Present day carbon dating
Researchers report that they have found a direct genetic link between the remains of Native Americans who lived thousands of years ago and their living descendants. Carbon-14 Dating, or just Carbon Dating, is an extremely useful dating method that’s been in use since 1947.We have advanced machines with amazing levels of accuracy and procedures to avoid any contamination.So let me explain how carbon dating works and then we’ll get on to some interesting stuff.When something dies, it stops taking in carbon-14 by breathing and eating, so the clock begins.Carbon dating allows us to track the time of death with great accuracy because it has a very short half-life.Parts of the work were carried out in a new laboratory jointly run by the Max Planck Society and the Chinese Academy of Sciences in Beijing. "A relative from the Tianyuan Cave: Humans living 40,000 years ago likely related to many present-day Asians and Native Americans." Science Daily. The genome sequence of a 24,000-year-old Siberian individual has provided a key piece of the puzzle in the quest for Native American origins.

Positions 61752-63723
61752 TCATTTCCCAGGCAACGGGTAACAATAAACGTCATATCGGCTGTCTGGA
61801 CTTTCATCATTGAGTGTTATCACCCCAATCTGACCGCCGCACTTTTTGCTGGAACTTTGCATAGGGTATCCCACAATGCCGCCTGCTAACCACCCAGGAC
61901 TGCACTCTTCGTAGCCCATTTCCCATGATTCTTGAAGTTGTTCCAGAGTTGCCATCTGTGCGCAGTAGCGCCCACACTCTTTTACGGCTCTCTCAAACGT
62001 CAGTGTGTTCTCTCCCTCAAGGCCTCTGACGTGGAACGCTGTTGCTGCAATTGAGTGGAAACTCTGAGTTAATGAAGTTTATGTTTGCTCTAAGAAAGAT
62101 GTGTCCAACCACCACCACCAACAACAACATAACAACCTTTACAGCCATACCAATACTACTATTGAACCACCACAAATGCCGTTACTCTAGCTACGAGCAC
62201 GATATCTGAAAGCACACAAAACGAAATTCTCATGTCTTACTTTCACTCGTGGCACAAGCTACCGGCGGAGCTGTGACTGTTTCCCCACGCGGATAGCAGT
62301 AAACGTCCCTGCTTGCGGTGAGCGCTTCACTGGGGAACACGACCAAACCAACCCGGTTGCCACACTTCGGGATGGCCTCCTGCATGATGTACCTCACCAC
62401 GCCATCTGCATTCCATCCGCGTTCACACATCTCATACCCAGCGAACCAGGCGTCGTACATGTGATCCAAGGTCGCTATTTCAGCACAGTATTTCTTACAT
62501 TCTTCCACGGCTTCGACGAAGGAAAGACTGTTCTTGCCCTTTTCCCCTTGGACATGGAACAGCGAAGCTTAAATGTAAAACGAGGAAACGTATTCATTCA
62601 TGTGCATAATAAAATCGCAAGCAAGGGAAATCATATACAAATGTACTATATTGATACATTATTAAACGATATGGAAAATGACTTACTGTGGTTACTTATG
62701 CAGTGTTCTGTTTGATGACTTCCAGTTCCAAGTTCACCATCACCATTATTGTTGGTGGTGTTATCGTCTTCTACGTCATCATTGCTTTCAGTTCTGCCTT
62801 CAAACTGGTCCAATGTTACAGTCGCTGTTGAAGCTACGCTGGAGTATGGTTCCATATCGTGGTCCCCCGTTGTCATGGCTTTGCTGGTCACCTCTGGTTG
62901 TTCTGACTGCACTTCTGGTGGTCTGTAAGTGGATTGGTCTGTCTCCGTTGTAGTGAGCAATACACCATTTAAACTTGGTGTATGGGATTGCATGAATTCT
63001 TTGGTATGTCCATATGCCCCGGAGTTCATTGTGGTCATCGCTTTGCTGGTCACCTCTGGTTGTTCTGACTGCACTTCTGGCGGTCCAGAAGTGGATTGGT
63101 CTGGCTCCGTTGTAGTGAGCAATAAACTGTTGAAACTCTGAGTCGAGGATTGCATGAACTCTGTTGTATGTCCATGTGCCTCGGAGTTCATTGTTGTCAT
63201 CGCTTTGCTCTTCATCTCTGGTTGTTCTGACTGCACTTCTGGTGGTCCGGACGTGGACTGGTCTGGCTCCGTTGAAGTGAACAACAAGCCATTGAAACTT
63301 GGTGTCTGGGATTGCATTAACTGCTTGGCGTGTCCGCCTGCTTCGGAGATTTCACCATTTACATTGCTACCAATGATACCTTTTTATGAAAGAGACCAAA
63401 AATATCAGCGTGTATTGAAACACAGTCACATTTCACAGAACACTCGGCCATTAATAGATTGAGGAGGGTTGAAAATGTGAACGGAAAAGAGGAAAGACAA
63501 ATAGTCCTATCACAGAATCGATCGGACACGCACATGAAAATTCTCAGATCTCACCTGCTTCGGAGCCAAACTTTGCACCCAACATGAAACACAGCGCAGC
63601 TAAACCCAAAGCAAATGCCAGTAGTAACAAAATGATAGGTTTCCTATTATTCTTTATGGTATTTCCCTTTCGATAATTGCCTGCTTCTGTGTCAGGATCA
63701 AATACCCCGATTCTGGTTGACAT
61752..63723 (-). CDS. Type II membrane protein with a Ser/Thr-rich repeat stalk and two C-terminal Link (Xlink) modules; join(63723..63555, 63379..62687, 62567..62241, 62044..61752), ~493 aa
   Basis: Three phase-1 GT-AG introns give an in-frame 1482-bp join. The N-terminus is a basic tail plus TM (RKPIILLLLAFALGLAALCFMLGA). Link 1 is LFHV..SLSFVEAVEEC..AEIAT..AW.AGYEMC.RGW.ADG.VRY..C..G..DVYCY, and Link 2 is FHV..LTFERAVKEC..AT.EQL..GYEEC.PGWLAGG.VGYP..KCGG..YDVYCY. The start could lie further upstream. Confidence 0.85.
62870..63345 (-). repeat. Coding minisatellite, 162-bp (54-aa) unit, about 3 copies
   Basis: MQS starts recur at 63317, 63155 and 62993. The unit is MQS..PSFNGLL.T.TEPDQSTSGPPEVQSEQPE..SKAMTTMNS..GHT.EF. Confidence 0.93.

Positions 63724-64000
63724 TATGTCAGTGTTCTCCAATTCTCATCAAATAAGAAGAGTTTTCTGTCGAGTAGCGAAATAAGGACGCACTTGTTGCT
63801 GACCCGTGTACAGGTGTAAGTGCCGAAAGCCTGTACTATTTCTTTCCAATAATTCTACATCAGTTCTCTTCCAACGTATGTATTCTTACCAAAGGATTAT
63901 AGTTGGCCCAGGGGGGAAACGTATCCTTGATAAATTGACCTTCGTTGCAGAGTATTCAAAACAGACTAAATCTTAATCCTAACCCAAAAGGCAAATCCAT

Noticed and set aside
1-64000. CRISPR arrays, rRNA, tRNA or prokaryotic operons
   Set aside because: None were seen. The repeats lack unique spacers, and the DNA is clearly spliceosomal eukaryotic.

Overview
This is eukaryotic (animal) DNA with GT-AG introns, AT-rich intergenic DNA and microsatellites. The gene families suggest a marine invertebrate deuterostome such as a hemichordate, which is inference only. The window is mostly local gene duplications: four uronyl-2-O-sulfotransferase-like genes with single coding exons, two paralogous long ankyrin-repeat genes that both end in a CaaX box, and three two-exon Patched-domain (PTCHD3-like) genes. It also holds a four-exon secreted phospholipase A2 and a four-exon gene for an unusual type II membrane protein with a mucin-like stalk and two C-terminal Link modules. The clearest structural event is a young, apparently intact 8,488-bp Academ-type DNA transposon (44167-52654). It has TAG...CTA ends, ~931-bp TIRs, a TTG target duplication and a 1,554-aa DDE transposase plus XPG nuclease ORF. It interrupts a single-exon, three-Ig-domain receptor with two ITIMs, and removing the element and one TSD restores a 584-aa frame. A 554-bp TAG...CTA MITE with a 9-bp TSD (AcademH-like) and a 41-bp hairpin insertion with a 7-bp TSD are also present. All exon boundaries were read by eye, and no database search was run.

Analyses of this individual's DNA showed that the Tianyuan human shared a common origin with the ancestors of many present-day Asians and Native Americans.
Here’s the interesting part: when scientists go out and sample every fossil, rock, peice of coal, marble, wood, or any fossil they find low levels of Carbon-14 in them.
Now remember, anything past 250,000 years (or earlier) should be totally carbon dead if the assumptions hold.
Carbon Dating is part of a larger field called Radioisotope dating which is our primary method for assigning date to fossils, rocks, skeletons, and parchment.
“Before the 1940s, scientists had no accurate way of determining the age of fossils or other ancient objects” notes Lemelson-MIT.Rate of decay isn’t really double-checked but it is based on the basic atomic structure of the atom.So now you know more about radioisotopes than 99% of the world."This individual lived during an important evolutionary transition when early modern humans, who shared certain features with earlier forms such as Neanderthals, were replacing Neanderthals and Denisovans, who later became extinct," says Svante Pääbo of the Max Planck Institute for Evolutionary Anthropology, who led the study.